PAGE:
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ARS Home » Plains Area » Brookings, South Dakota » Integrated Cropping Systems Research » Research » Publications at this Location » Publication #315711

Title: Managing weeds with a population dynamics approach

item Anderson, Randal

Submitted to: Meeting Proceedings
Publication Type: Proceedings
Publication Acceptance Date: 12/11/2014
Publication Date: 2/18/2015
Citation: Anderson, R.L. 2015. Managing weeds with a population dynamics approach. Proceedings from Farming the Margins workshop, Garden City KS, February 18, 2015, pp. 16-25.

Interpretive Summary: The adoption of no-till has led producers to consider more crop diversity in their rotations. This change in system design led to a weed management program based on strategies that disrupt weed population dynamics and reduces the need for herbicides. Producers using this program are controlling weeds with 50% less cost. Weed density in producer fields are declining across time, subsequently reducing the need for herbicide use even more. The approach includes various cultural strategies such crop diversity in rotations, no-till, varied crop planting dates, and competitive crop canopies to reduce weed seed production.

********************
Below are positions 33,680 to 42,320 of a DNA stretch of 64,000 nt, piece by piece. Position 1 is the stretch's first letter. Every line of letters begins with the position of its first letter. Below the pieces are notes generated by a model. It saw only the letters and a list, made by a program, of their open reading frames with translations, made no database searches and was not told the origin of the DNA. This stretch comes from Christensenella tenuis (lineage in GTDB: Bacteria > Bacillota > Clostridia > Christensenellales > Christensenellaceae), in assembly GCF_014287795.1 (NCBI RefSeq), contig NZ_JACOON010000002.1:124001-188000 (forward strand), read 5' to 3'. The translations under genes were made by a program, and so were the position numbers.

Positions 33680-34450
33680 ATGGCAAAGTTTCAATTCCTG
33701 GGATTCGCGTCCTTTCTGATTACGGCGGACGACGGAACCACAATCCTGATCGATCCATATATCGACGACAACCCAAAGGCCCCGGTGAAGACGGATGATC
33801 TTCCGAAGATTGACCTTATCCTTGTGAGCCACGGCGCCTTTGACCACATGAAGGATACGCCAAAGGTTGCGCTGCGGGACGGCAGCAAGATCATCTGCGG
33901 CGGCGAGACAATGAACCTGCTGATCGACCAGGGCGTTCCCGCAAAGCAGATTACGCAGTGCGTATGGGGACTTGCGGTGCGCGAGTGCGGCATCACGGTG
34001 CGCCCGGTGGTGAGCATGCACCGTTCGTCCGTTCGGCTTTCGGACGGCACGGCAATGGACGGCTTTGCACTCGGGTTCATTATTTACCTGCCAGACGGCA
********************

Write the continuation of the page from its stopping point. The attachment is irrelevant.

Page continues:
Technical Abstract: No-till cropping systems are increasing land productivity. A critical aspect of no-till is controlling weeds. Herbicides are a crucial tool for weed management, but weed resistance is decreasing control efficacy and increasing input costs. Scientists and producers are seeking a broader perspective with weed management. One approach is disrupting weed population growth with cultural tactics, thus supplementing herbicides in controlling weeds. This paper describes a successful system based on this approach in the U.S Great Plains that controls weeds with 50% less inputs, reduces need for herbicides, and increases net returns for producers. Two key components of this approach are rotation design and no-till. Rotations comprised of crops with different life cycles, such as cool-season and warm-season crops, suppress weed population growth. No-till improves weed management by its detrimental impact on weed seed survival in soil. In addition, cultural tactics improve crop competitiveness to reduce weed seed production. In some rotations, producers have eliminated herbicide use in 3 crops out of a 4-crop rotation.